Inflammatory Bowel Disease

Inflammatory bowel disease (IBD) is a group of inflammatory and autoimmune conditions that affect the colon and small intestine, typically resulting in severe abdominal pain, weight loss, vomiting and diarrhea. The most common forms of the disease are ulcerative colitis and Crohn’s disease, which are estimated to affect four million people or more in the United States, Europe and Japan.

There are a variety of therapies currently available for patients that suffer from IBD, including agents such as prednisolone, mesalazine, corticosteroids and the more recently developed anti-TNFα therapies. Unfortunately, for many patients these agents are only effective transiently, while in some patients they fail to work at all. Chronic IBD can be a severely debilitating condition, and advanced cases may require surgery to remove the affected region of the bowel and may also require temporary or permanent colostomy or ileostomy. In many cases, surgery does not achieve a permanent cure, and patients suffer a return of the disease.

Working with our collaborators, our research has shown that administration of MultiStem may provide significant benefits in preclinical models of inflammatory-mediated damage to the gastrointestinal (GI) tract.  In studies where animals were treated with donor-derived immune cells to induce inflammatory damage in the GI and other organ systems, among animals that were subsequently treated with MultiStem, a significant reduction in inflammatory damage and accelerated healing was observed.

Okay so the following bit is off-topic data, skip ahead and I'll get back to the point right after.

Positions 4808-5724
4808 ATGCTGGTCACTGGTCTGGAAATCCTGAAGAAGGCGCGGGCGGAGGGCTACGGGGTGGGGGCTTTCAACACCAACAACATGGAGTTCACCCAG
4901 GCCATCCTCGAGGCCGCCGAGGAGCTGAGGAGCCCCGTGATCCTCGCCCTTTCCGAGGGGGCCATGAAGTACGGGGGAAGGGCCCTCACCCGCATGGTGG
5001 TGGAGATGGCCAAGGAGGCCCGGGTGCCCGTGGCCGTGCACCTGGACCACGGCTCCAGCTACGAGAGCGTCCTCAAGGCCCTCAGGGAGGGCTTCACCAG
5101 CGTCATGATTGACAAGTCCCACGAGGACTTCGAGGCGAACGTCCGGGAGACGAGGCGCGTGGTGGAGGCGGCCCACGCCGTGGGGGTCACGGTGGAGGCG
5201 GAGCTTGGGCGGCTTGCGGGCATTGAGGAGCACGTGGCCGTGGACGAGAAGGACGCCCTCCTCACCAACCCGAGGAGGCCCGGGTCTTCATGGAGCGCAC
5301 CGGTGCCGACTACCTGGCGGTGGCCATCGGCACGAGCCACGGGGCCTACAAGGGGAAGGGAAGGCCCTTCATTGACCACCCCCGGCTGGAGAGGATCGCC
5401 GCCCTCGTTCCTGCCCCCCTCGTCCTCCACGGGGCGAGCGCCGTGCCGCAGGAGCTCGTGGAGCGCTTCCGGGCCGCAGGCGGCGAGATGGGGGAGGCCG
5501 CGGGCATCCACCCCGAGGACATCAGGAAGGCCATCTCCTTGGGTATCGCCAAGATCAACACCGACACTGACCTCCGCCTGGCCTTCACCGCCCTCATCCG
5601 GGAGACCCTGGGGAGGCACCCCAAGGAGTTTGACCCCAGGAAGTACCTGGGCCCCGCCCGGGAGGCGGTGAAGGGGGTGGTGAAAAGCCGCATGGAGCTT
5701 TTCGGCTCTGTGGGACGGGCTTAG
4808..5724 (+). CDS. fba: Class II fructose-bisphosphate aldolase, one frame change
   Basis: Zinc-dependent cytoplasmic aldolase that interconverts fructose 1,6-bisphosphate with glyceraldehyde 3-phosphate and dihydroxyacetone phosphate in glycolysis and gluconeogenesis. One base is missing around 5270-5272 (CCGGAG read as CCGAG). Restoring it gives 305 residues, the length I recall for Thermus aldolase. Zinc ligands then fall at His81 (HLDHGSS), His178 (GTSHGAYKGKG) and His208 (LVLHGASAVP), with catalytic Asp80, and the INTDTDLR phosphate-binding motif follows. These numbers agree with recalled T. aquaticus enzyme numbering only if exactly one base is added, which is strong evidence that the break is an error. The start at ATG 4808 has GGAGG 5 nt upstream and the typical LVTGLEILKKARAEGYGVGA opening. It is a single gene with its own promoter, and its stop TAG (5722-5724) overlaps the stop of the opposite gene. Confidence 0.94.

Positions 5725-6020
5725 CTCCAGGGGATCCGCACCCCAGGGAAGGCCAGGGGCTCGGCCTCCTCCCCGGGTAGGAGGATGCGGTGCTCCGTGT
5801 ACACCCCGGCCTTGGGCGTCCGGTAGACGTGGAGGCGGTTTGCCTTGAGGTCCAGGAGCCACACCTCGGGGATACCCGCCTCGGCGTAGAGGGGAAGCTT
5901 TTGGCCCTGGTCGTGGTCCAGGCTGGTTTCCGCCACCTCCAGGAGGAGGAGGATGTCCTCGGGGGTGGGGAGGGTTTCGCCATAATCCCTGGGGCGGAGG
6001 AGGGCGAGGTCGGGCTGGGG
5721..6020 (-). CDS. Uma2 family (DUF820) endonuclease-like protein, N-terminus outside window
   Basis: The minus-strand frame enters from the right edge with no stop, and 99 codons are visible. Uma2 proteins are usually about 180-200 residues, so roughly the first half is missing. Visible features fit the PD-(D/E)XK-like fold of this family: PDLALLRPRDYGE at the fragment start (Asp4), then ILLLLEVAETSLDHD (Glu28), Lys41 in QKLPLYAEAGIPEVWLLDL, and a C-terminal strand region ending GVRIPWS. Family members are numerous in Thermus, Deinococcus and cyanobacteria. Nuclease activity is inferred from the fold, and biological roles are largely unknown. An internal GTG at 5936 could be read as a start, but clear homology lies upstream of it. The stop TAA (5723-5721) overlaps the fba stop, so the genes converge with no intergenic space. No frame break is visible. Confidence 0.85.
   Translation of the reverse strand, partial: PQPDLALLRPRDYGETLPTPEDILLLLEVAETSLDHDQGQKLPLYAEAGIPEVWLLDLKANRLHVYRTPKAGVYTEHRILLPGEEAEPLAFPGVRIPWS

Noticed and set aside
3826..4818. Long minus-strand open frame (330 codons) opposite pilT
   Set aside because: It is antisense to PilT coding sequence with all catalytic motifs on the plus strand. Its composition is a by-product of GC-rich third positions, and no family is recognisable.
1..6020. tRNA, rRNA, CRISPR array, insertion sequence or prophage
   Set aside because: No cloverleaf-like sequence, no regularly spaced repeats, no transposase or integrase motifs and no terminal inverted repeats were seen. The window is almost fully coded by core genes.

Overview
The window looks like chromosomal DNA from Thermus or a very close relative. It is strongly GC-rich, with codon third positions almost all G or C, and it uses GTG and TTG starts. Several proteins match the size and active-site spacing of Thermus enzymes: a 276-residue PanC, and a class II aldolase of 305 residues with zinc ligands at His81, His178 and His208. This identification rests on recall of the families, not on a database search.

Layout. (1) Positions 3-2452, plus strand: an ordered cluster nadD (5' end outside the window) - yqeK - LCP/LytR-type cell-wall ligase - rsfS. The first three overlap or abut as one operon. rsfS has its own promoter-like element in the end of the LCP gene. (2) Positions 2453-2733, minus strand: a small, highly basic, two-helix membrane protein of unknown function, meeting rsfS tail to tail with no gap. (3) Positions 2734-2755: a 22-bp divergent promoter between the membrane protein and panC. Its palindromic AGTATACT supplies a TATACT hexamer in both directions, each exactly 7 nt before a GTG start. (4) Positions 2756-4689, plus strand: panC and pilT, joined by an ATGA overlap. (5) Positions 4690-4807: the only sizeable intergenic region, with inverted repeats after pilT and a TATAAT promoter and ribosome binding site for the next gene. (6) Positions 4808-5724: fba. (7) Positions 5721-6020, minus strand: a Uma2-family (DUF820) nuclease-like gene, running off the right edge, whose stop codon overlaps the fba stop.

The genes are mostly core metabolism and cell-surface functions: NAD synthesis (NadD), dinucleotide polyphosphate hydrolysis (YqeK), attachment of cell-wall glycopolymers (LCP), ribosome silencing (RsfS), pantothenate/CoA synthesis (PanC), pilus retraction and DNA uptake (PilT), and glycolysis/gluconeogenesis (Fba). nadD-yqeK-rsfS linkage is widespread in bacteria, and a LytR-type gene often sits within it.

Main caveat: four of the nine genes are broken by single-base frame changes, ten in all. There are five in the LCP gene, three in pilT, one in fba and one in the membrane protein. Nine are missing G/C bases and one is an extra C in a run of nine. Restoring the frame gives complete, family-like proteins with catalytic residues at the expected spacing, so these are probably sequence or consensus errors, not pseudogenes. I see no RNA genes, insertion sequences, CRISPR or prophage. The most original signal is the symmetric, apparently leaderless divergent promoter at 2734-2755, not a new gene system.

In 2011, we initiated a Phase 2 clinical trial involving administration of MultiStem for the treatment of ulcerative colitis(UC), the most common form of IBD. We and our partner Pfizer selected this as our initial clinical target in the IBD area because the underlying disease tends to be more homogeneous than for Crohn’s disease, and it allows for endoscopic evaluation to determine whether or not the lesions in the colon are healing and the patient is improving.

The Phase 2 study was conducted at clinical centers in the United States and Europe as a randomized, double blind, placebo controlled study that enrolled 108 patients. Eligible patients had moderate-to-severe active UC with a Mayo score of 6 to 12 points and endoscopic score of at least 2 (as measured by modified Baron score) despite prior treatment with corticosteroids, immunosuppressants, or anti-TNF agents. The mean disease duration for patients enrolled in the efficacy stage of the study was 10 years and the other baseline characteristics confirm a patient population with advanced ulcerative colitis. In the study, subjects underwent baseline endoscopic evaluation and then received treatment with either MultiStem or placebo and were then evaluated over several months. After eight weeks, a second endoscopic evaluation was conducted, followed by re-randomization of patients, a second treatment with either MultiStem or placebo, and a subsequent clinical assessment at 16 weeks. Patient follow-up continued for 12 months. Following conclusion of patient enrollment, completion of the final clinical assessment (16 weeks post treatment for the last subject enrolled) and analysis of the initial data, initial results from the study were announced. The results of the trial demonstrated consistent safety, but a single administration of MultiStem was insufficient to achieve a substantial and durable benefit in patients with longstanding chronic and advanced Ulcerative Colitis.

Our partnership with Pfizer concluded in July, 2015.